The Ruthless Elimination of HurryEliminationHurry
by John Mark Comer
Waterbrook Press (2019)

There is a distinct irony with writing this book review heading to a busy conference on a long-haul flight. But perhaps this is exactly why it is a good book for our modern culture. While the pandemic has certainly changed the dynamics around “busyness” over the past years—and this book has been woefully overshadowed by COVID—the underlying characteristics of Hurry that this book aims at are ever more present as we exit the active stages of our COVID pandemic and attempt to catch up on the past two years.

The Ruthless Elimination of Hurry is a deep reflection on the challenge of modern life—although there are hints that this is a universal human predisposition rather than a uniquely modern challenge. The book is peppered with the author’s—John Mark Comer—autobiographical account of hurry and burnout with his outwardly successful megachurch, and his ongoing conversations with his quasi-mentor John Ortberg (17).

The book moves through three distinct sections. Firstly, a solid analysis of our predisposition towards speed and hurry. Secondly, some approaches towards a solution. Then thirdly, some active practices for “unhurrying your life.” Throughout the book the diagnosis of our situation is clear, as he quotes from Byung-Chul Han “[the Western world is] too alive to die, and too dead to live.” (9)

The response to this diagnosis is clear, with the titular line coming from John Ortberg’s mentor, Dallas Willard: “Hurry is the great enemy of spiritual life in our day. You must ruthlessly eliminate hurry from your life” (19). But eliminating hurry is easier said than done, as our modern society has baked in our predilection for speed into everyday life. From smartphones which are touched on average 2,617 times a day (36) through to advertising which persuades us that busy is better.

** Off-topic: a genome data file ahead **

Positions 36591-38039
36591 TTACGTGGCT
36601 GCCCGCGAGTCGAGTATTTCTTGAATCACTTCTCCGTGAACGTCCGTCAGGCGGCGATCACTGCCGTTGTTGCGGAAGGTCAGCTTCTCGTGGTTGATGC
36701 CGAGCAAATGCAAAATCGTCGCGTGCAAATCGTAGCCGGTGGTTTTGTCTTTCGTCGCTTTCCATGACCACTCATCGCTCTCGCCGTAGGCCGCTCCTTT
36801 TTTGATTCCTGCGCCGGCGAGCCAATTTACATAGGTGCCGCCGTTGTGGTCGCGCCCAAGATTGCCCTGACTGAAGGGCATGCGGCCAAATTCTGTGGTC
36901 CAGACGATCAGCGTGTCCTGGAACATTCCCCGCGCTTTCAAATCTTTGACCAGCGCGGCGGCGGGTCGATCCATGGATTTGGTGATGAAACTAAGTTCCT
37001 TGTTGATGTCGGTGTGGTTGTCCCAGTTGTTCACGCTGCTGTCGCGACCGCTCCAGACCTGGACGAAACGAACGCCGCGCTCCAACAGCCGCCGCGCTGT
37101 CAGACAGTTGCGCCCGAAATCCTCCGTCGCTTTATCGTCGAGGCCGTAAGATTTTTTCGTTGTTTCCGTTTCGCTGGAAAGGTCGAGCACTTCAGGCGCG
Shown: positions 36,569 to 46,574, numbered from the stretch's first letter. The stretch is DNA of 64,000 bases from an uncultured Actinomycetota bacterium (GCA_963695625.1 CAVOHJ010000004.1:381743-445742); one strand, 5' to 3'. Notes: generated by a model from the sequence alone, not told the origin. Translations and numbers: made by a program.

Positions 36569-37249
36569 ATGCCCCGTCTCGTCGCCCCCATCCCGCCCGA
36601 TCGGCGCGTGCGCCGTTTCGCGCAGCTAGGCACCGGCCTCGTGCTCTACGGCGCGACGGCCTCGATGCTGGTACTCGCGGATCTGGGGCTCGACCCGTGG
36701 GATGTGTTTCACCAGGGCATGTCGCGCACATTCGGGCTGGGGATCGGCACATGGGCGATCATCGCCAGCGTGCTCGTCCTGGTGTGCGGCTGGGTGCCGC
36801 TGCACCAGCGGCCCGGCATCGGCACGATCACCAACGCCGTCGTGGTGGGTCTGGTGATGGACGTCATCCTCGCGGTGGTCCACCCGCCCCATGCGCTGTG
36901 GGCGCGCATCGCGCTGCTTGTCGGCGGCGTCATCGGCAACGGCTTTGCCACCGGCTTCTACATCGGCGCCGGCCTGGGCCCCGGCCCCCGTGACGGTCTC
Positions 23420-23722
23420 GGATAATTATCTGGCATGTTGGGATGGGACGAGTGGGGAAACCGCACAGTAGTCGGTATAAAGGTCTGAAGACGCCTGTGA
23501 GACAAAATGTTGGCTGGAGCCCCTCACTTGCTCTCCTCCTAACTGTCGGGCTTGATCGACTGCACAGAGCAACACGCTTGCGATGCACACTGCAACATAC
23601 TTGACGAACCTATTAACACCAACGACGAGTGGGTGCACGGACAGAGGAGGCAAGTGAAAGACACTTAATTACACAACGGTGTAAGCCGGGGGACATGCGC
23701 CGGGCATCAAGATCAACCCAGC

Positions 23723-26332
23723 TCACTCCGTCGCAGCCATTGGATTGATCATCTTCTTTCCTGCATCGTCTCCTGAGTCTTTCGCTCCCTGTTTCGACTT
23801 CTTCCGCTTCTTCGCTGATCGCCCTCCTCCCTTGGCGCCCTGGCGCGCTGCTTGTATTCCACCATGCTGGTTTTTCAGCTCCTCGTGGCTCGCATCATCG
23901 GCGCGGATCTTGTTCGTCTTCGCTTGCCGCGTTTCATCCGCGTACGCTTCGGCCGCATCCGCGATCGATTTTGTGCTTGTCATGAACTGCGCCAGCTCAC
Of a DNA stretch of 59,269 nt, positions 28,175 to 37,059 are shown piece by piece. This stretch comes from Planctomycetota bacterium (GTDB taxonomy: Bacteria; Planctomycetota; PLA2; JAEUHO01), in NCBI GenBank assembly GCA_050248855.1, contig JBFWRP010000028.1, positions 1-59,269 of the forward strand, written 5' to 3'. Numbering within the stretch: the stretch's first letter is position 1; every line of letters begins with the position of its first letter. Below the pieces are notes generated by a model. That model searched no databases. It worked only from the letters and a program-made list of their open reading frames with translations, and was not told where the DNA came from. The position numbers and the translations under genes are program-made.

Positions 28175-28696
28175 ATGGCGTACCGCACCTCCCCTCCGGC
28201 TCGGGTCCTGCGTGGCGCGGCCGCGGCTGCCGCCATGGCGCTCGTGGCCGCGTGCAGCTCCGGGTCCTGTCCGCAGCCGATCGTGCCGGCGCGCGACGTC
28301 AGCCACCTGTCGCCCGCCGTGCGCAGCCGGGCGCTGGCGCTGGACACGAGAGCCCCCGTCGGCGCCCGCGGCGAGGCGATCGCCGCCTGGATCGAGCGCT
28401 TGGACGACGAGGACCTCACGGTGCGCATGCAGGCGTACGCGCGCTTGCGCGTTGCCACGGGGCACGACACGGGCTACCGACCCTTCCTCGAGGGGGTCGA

What is the solution that Comer offers? Drawing on biblical themes and Jesus’ example he emphasises the finitude of humanity, and the vastly disparate prioritisation of the time that we have. As he observes we often say we are “too busy,” and yet the average American spends 2,737.5 hours a year watching TV (72).

The solution then? Take the easy yoke of Jesus. A Jesus centred rule of life. Often “rules of life” are treated with suspicion by evangelical Anglicans, yet as Comer offers, they are a trellis for our lives. “The point of a trellis isn’t to make the vines stand up straight in neat rows, but rather to attain a rich deep glass of wine. It’s to create space for the vine to grow and bear fruit.”

With that diagnosis and prescription, Comer moves to the final portion of the book: four practices for unhurrying. Helpfully alliterated for our sermon centric ears, these are: silence and solitude, Sabbath, simplicity, and slowing. Each of these points digs deep into Jesus’ life described in the gospels and sees how His practice can be applied to our lives.

Throughout the book Comer is friendly and laconic and comes across as a mentor rather than a sage. While the examples are firmly American-centric, it is not hard to translate these for any modern context. At times the book feels a little “self-help-y,” although that is likely a product of the proliferation of self-help books on the market. Nevertheless, this is a helpful read, diagnosis, and engagement with our hurried lives. Perhaps on a busy flight is the best place to read this, it has certainly given me a lot to think about.

It isn’t a quick “life hack for the soul” (12) and nor does it claim to be. It is not exactly short at 286 pages, but instead it aims for deep formation. As Comer sagely reflects “Life is extraordinarily complex. Change is even more so. Anybody who says differently is selling you something.” (